The Vision of the Absurd Aesthetic Machines, Entanglement and Affect

Prof Doc Thesis

Georgeson, M. 2019. The Vision of the Absurd Aesthetic Machines, Entanglement and Affect. Prof Doc Thesis University of East London School of Arts and Digital Industries
AuthorsGeorgeson, M.
TypeProf Doc Thesis

The Vision of the Absurd is the culmination of five years research into how my fine art practice creates an affective encounter that can be more effectively and dynamically shared in the public realm. Central to this process was my early intuition that art has an excess that delivers understanding outside of conceptual cognition. Which is to say, art operates through material and aesthetic registers that need to be given space to reconnect audiences with the artist in shared experiences of discovery. The subsequent development of a series of aesthetic machines were all concerned with promoting these other modes of thought (Whitehead, 1968) and working with concepts that can become abstract material for expression (Zepke 2010). My initial sense that the non-linear causality of the absurd could move my art towards a more affective frequency was further shaped by my encounter with non-representational theory (Thrift, 2007) and put into practice in my role as the co-curator of Sensorium/Affect and Social media conferences at UEL between 2016-19.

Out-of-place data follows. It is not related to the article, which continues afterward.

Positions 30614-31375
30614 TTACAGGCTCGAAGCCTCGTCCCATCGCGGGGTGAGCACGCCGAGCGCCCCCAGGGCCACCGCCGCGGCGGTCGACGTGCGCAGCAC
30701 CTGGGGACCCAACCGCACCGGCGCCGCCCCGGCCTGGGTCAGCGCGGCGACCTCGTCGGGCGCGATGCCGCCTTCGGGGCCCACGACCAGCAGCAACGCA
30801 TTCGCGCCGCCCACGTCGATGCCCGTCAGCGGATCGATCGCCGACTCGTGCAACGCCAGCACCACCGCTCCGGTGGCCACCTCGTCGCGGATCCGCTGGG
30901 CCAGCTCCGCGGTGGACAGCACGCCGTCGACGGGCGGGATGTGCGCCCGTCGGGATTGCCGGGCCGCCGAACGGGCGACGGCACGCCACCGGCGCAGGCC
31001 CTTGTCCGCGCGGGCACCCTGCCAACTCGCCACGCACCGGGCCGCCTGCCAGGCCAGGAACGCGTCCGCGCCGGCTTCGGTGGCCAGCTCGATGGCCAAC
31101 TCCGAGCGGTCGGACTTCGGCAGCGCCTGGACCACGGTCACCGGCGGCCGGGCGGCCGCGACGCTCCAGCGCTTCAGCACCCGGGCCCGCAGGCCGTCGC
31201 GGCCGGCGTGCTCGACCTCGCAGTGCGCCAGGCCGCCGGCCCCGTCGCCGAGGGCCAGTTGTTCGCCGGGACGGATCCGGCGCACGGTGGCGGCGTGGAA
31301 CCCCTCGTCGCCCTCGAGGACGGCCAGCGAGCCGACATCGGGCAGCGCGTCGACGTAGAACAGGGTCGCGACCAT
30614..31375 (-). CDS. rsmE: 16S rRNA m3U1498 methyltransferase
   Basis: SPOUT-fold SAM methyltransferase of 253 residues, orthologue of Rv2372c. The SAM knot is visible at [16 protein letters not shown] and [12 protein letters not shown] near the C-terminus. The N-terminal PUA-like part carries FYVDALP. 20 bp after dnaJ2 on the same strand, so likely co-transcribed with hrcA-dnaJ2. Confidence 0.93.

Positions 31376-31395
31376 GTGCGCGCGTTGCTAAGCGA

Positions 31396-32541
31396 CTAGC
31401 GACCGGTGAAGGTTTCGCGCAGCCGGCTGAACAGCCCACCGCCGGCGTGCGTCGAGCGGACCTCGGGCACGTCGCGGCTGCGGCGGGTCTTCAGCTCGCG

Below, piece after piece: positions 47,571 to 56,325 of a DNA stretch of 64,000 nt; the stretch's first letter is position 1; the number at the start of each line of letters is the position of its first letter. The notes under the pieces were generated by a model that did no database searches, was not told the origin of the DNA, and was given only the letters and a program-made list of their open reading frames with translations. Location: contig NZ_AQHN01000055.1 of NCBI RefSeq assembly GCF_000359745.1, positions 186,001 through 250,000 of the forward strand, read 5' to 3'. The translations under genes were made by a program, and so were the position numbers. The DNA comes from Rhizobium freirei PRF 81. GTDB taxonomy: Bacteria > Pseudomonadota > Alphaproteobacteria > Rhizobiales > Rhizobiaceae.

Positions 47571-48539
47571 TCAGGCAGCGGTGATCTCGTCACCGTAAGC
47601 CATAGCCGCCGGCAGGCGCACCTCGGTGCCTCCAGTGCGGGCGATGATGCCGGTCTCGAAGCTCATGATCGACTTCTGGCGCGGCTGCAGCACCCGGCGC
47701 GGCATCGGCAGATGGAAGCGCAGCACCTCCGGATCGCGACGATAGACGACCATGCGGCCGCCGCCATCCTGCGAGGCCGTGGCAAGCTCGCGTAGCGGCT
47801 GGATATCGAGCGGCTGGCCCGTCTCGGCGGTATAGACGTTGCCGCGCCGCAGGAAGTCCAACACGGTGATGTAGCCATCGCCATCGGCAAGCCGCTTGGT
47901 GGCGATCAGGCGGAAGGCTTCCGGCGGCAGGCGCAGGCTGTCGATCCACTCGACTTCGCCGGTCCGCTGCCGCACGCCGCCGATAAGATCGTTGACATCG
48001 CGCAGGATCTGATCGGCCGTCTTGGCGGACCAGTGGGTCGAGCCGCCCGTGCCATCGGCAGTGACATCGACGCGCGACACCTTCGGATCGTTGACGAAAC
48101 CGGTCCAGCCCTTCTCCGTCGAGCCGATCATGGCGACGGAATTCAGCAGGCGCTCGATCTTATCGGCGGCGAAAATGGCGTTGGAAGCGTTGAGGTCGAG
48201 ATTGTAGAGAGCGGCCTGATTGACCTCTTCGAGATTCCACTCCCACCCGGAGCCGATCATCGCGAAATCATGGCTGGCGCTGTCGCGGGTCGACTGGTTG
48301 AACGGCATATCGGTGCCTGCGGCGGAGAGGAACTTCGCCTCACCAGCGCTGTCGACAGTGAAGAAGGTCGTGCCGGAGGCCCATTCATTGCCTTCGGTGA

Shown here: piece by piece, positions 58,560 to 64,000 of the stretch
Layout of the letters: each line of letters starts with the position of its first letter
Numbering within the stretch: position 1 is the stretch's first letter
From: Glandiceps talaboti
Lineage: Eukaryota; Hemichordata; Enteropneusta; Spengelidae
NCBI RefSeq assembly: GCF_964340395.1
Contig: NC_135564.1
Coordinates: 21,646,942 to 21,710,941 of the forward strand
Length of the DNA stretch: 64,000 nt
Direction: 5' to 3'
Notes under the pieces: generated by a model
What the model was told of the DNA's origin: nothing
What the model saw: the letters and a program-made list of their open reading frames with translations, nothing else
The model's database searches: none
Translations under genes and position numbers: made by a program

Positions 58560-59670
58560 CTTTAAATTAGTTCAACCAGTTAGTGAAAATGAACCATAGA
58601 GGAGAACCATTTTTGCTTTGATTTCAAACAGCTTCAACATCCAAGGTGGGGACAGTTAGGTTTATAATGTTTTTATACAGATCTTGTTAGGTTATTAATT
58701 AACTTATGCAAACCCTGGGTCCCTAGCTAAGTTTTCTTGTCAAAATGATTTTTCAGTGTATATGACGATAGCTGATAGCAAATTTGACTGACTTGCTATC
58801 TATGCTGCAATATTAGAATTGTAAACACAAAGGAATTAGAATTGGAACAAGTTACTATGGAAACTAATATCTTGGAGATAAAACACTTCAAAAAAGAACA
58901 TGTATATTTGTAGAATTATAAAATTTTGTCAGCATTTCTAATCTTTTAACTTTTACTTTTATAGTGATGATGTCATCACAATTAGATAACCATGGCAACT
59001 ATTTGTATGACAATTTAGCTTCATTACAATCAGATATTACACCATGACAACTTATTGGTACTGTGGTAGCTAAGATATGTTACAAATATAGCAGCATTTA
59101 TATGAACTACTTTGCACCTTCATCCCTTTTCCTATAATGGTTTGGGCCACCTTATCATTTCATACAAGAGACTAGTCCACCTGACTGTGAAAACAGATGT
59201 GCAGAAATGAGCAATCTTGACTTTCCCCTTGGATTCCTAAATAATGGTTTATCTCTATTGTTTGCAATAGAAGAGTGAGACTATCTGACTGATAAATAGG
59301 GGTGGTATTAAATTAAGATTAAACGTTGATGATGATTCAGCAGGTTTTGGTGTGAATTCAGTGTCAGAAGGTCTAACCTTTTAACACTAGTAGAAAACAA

Furthermore, by experiencing artists who similarly placed digital moving images within a structure of haptic material vitality, such as Pipilotti Rist and Laure Prouvost, I found that the concept of the abstract machine (Zepke 2010) allowed my practice to radiate outwards as a kind of an aesthetic ontological experience (Debaise 2017). This ontological perspective becomes a significant means of exploring non-hierarchical smooth spaces (Deleuze and Guattari 2003) which activate a sense of my various creative capacities and form an absurd woven tapestry that celebrates creative abundance and destabilises the conceptual nature of interdisciplinary tactics.

PublisherUniversity of East London
Digital Object Identifier (DOI)
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Publication dates
OnlineApr 2019
Publication process dates
Deposited15 Oct 2019
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License: CC BY-NC-ND 4.0
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